$330K for Truffles: Fact or Fiction?

07 Aug 2014, by Susan Alexander Truffles in Truffle Faves

A few years ago, a casino mogul from Macau bid $330,000 for a pair of white truffles weighing a total of 2.87 pounds. Prior to that, he paid the same amount for a 3.3-pound white truffle unearthed in Tuscany. These are the most expensive truffles to date. This made people wonder: how can these oddly shaped mushrooms bring in this much money and draw that much attention?

Some would most likely argue about how nothing else on earth smells like them, while others would probably rave on and on about their earthy flavor – they don’t pop up on fancy menus all the time for no reason, after all! But here’s why truffles are absurdly priced: practically every single truffle that lands on your plate has to be found – not grown, and definitely not transplanted – by hunters, usually with the help of their truffle-hunting dogs.

Sure, they almost always demand that you part with serious cash for a blanket of shavings on top of your tagliatelle, but truffles are ectomycorrhizal, which basically explains their need for a symbiotic relationship with the roots of such trees as oaks and beeches to live. It’s mutually beneficial in that they get easy access to the nutritive sugars produced by the trees during photosynthesis, while the trees get to delight in the wonders of increased root surface.

You’re probably thinking: can’t I just inoculate the roots of young trees manually with certain species of Tuber fungi? Well, it’s possible. In fact, that might even turn your trees into one gigantic truffle factory! However, the symbiotic relationship relies heavily on a plethora of factors to thrive and survive – from the company of other fungi, soil, all the way down to specific types of trees and weather conditions. Add to that the time-lag of up to 2 decades before truffles begin to crop up if you’re lucky enough to get them to grow at all.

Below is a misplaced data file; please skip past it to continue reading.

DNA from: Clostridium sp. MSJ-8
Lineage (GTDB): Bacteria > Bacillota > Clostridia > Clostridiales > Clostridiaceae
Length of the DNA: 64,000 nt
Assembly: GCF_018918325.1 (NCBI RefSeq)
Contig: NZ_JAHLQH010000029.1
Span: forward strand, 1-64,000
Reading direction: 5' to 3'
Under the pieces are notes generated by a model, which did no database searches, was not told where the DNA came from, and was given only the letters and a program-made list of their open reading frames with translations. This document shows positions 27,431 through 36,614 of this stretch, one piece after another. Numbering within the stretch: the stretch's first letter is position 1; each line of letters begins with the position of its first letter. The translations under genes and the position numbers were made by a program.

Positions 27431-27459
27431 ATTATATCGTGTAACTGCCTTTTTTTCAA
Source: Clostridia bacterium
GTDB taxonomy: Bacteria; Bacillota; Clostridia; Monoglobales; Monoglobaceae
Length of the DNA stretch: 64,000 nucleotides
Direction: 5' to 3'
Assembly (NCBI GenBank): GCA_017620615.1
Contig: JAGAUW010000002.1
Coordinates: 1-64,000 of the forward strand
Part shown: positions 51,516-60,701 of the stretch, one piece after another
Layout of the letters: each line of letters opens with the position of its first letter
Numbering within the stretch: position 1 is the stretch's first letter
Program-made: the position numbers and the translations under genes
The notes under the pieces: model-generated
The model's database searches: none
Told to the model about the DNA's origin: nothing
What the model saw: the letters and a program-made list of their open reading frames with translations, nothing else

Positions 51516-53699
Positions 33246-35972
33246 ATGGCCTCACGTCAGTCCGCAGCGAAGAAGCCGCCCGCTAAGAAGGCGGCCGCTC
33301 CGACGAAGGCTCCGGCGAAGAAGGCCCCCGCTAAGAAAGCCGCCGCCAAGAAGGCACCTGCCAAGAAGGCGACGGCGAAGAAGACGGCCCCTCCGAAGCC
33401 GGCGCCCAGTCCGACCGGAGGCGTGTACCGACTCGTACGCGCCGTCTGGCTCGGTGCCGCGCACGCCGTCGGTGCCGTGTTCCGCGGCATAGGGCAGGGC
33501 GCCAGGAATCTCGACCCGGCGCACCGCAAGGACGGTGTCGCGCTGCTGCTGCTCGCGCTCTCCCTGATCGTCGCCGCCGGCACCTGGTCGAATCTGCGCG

So, $330K for truffles: fact or fiction? The former, beyond doubt. Truffles are diamonds. The unearthing of these subterranean fungi is clearly riddled with mystique, and both their aroma and flavor perpetually inspire gastronomic hyperbole. Cooking with truffles has become this status-symbol activity, with extremely rich people, willing to throw just about any amount of money for a huge one.

Like jewelry, truffles must be used with extreme care, though never sparingly: shave them over oysters or risotto; sprinkle them over baked fresh cheese. And akin to other earthy indulgences that command high prices, truffles have been attributed with aphrodisiac properties – with first-hand accounts from Napoleon Bonaparte and Jean Anthelme Brillat-Savarin to back it all up.

Truffles have always ranked among the incredibly finicky plants to grow but that hasn’t kept people from trying ever since the ancient Greeks and Romans went mad about the truffles’ rich, earthy goodness hundreds of years ago. There’s still quite a long way to go, though.

You’ll hear some people ask, “Aren’t truffles just some fancy ingredient gourmet chefs love to tack on dishes to jack up the price?” and you’ll probably be tempted to hear them out. But I say don’tsoak up what you can about truffles, cook up some dishes, and go find out yourself why truffles are worth the splurge.

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